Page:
Income, happiness, and the disutility of labor
We reexamine the claim that the effect of income on subjective well-being suffers from a systematic downward bias if one ignores that higher income is typically associated with more work effort. We analyze this claim using German panel data, controlling for individual unobserved heterogeneity, and specifying the impact of working hours in a non-monotonic form. Our results suggest that the impact of working hours on happiness is rather small and exhibits an inverse U-shape. We do not find evidence that leaving working hours out of the analysis leads to an underestimation of the income effect.
|Date of creation:||2009|
|Contact details of provider:|| Postal: Garystr. 21, 14195 Berlin (Dahlem)|
Phone: (030) 838 2272
Fax: (030) 838 2129
Web page: http://www.wiwiss.fu-berlin.de/en/index.html
More information through EDIRC
References listed on IDEAS
Please report citation or reference errors to , or , if you are the registered author of the cited work, log in to your RePEc Author Service profile, click on "citations" and make appropriate adjustments.:
- Ada Ferrer-i-Carbonell & Paul Frijters, 2004.
"How Important is Methodology for the estimates of the determinants of Happiness?,"
Royal Economic Society, vol. 114(497), pages 641-659, 07.
- Ada Ferrer-i-Carbonell & Paul Frijters, 2002. "How important is Methodology for the Estimates of the Determinants of Happiness?," Tinbergen Institute Discussion Papers 02-024/3, Tinbergen Institute.
- AlisonL. Booth & JanC. vanOurs, 2008.
"Job Satisfaction and Family Happiness: The Part-Time Work Puzzle,"
Royal Economic Society, vol. 118(526), pages 77-99, 02.
- Alison L. Booth & Jan C. van Ours, 2007. "Job Satisfaction and Family Happiness: The Part-time Work Puzzle," Department of Economics - Working Papers Series 1000, The University of Melbourne.
- Booth, Alison L. & van Ours, Jan C., 2007. "Job Satisfaction and Family Happiness: The Part-time Work Puzzle," IZA Discussion Papers 3020, Institute for the Study of Labor (IZA).
- Booth, Alison L. & van Ours, Jan C., 2007. "Job satisfaction and family happiness: the part-time work puzzle," ISER Working Paper Series 2007-20, Institute for Social and Economic Research.
- Booth, Alison L & van Ours, Jan C, 2007. "Job Satisfaction and Family Happiness: The Part-time Work Puzzle," CEPR Discussion Papers 6471, C.E.P.R. Discussion Papers.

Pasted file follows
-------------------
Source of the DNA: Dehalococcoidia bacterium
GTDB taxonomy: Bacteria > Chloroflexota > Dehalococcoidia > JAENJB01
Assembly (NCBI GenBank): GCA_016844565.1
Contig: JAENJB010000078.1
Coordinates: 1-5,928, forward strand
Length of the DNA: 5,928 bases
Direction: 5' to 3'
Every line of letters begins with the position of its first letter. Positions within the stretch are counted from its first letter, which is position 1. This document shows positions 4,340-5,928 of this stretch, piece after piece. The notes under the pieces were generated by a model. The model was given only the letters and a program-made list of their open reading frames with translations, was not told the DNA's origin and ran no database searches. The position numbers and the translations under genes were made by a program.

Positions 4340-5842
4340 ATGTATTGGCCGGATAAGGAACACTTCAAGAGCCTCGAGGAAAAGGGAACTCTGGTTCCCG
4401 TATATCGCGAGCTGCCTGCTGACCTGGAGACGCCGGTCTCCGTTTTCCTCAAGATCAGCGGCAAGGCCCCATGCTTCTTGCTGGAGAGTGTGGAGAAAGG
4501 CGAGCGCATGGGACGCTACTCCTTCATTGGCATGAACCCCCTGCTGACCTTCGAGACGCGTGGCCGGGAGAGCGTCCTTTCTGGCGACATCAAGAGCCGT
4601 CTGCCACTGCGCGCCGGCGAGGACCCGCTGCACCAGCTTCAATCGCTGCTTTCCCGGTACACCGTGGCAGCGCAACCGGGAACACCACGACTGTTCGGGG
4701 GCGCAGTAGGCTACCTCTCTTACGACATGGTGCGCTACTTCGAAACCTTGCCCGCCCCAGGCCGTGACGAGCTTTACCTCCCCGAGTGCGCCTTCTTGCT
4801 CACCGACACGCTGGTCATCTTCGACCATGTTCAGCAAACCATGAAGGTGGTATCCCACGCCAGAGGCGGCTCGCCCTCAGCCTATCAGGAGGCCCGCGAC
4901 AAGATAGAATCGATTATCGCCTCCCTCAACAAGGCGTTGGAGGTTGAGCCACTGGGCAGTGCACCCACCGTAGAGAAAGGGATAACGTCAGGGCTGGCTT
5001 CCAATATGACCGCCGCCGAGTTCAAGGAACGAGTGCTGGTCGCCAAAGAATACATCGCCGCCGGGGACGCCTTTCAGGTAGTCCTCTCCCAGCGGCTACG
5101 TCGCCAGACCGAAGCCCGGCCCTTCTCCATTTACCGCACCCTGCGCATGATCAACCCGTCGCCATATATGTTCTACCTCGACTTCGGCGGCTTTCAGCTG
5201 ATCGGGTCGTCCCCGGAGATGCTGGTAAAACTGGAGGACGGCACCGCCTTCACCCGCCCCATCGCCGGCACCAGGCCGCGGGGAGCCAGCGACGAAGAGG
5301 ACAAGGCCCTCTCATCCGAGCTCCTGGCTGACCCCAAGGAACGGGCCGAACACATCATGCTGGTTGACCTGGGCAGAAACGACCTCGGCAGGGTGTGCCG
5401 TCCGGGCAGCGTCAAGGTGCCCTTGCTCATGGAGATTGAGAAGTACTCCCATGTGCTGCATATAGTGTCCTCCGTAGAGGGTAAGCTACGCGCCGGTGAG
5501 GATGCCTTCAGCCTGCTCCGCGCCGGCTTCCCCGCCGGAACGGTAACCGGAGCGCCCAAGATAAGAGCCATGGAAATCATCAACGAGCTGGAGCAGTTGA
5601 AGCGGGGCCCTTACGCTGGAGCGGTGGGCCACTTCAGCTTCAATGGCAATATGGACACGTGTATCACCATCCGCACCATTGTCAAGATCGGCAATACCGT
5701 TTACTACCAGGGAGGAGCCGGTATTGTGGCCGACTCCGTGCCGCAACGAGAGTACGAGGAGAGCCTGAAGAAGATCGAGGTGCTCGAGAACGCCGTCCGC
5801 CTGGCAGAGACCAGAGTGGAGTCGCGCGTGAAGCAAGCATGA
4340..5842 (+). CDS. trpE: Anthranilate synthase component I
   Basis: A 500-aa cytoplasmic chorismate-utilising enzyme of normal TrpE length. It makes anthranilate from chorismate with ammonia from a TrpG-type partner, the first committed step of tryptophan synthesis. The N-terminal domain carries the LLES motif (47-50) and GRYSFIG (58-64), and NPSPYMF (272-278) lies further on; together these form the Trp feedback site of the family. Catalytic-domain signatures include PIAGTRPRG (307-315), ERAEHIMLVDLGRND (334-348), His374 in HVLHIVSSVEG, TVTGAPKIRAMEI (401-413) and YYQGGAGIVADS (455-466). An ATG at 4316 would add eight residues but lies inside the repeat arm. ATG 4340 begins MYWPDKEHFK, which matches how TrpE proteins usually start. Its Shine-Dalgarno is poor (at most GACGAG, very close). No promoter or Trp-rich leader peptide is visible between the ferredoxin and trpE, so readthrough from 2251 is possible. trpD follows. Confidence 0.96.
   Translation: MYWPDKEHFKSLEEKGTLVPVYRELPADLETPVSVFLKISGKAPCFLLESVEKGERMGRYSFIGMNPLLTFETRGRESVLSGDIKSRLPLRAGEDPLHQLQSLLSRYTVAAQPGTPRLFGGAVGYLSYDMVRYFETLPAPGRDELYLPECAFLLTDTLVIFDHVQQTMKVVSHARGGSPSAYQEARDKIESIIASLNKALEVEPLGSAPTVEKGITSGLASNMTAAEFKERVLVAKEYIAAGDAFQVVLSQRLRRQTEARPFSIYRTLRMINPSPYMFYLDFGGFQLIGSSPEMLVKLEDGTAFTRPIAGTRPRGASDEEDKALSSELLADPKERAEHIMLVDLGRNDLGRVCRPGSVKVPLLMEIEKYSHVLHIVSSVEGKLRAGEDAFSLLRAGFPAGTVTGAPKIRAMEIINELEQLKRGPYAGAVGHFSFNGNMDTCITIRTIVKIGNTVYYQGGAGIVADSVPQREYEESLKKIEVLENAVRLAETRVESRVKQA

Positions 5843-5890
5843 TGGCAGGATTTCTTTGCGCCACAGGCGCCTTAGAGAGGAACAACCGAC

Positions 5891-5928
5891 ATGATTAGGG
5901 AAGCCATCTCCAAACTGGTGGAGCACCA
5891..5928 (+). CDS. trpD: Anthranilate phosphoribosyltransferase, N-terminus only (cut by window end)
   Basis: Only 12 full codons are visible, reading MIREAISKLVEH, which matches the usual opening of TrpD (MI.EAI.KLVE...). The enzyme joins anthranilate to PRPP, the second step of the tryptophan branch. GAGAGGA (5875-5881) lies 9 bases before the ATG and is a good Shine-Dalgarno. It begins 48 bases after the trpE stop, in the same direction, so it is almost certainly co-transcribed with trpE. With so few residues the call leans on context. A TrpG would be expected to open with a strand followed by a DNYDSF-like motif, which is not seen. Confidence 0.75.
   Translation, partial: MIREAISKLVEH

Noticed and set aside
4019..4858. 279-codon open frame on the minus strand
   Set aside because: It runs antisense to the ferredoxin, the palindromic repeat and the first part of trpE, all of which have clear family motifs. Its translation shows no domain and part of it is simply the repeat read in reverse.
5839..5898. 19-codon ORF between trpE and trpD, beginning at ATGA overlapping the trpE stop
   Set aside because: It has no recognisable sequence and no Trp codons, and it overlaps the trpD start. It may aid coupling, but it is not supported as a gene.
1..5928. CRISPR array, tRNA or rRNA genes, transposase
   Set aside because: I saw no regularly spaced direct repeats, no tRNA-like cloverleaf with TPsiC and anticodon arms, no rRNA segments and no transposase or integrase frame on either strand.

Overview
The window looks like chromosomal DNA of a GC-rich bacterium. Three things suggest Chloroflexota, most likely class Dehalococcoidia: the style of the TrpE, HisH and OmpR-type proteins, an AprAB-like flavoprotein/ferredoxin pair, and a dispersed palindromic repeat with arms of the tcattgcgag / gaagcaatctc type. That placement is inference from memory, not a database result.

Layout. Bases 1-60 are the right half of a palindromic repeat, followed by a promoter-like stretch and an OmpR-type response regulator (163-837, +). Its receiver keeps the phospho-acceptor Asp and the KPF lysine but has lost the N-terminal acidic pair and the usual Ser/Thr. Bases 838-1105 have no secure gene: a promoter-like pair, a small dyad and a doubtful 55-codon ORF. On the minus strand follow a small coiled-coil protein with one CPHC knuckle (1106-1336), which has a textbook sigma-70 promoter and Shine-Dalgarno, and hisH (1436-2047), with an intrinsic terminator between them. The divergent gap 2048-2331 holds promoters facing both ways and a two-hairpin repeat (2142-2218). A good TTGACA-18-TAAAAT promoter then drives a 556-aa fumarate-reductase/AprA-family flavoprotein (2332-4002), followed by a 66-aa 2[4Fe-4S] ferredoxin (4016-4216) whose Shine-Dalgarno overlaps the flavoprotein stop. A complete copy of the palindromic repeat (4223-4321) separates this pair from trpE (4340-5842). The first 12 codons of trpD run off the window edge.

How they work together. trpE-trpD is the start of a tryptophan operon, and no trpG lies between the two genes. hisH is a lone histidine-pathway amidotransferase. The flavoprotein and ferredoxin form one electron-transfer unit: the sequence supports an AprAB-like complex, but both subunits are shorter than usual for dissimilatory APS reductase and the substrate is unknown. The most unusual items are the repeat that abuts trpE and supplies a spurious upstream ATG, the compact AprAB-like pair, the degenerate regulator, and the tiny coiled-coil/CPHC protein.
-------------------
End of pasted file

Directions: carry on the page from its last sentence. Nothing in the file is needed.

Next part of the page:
- Clark, Andrew E. & Frijters, Paul & Shields, Michael A., 2007.
"Relative Income, Happiness and Utility: An Explanation for the Easterlin Paradox and Other Puzzles,"
IZA Discussion Papers
2840, Institute for the Study of Labor (IZA).
- Andrew E. Clark & Paul Frijters & Michael A. Shields, 2008. "Relative Income, Happiness, and Utility: An Explanation for the Easterlin Paradox and Other Puzzles," Journal of Economic Literature, American Economic Association, vol. 46(1), pages 95-144, March.
- Andrew E. Clark & Paul Frijters & Michael A. Shields, 2008. "Relative income, happiness, and utility: An explanation for the Easterlin paradox and other puzzles," Post-Print halshs-00754299, HAL.
- Luttmer, Erzo F. P., 2004.
"Neighbors as Negatives: Relative Earnings and Well-Being,"
Working Paper Series
rwp04-029, Harvard University, John F. Kennedy School of Government.
- Erzo F. P. Luttmer, 2005. "Neighbors as Negatives: Relative Earnings and Well-Being," The Quarterly Journal of Economics, Oxford University Press, vol. 120(3), pages 963-1002.
- Erzo F.P. Luttmer, 2004. "Neighbors as Negatives: Relative Earnings and Well-Being," NBER Working Papers 10667, National Bureau of Economic Research, Inc.
- Pouwels, Babette & Siegers, Jacques & Vlasblom, Jan Dirk, 2008. "Income, working hours, and happiness," Economics Letters, Elsevier, vol. 99(1), pages 72-74, April.
When requesting a correction, please mention this item's handle: RePEc:zbw:fubsbe:200912. See general information about how to correct material in RePEc.
For technical questions regarding this item, or to correct its authors, title, abstract, bibliographic or download information, contact: (ZBW - German National Library of Economics)
If you have authored this item and are not yet registered with RePEc, we encourage you to do it here. This allows to link your profile to this item. It also allows you to accept potential citations to this item that we are uncertain about.
If references are entirely missing, you can add them using this form.
If the full references list an item that is present in RePEc, but the system did not link to it, you can help with this form.
If you know of missing items citing this one, you can help us creating those links by adding the relevant references in the same way as above, for each refering item. If you are a registered author of this item, you may also want to check the "citations" tab in your profile, as there may be some citations waiting for confirmation.
Please note that corrections may take a couple of weeks to filter through the various RePEc services.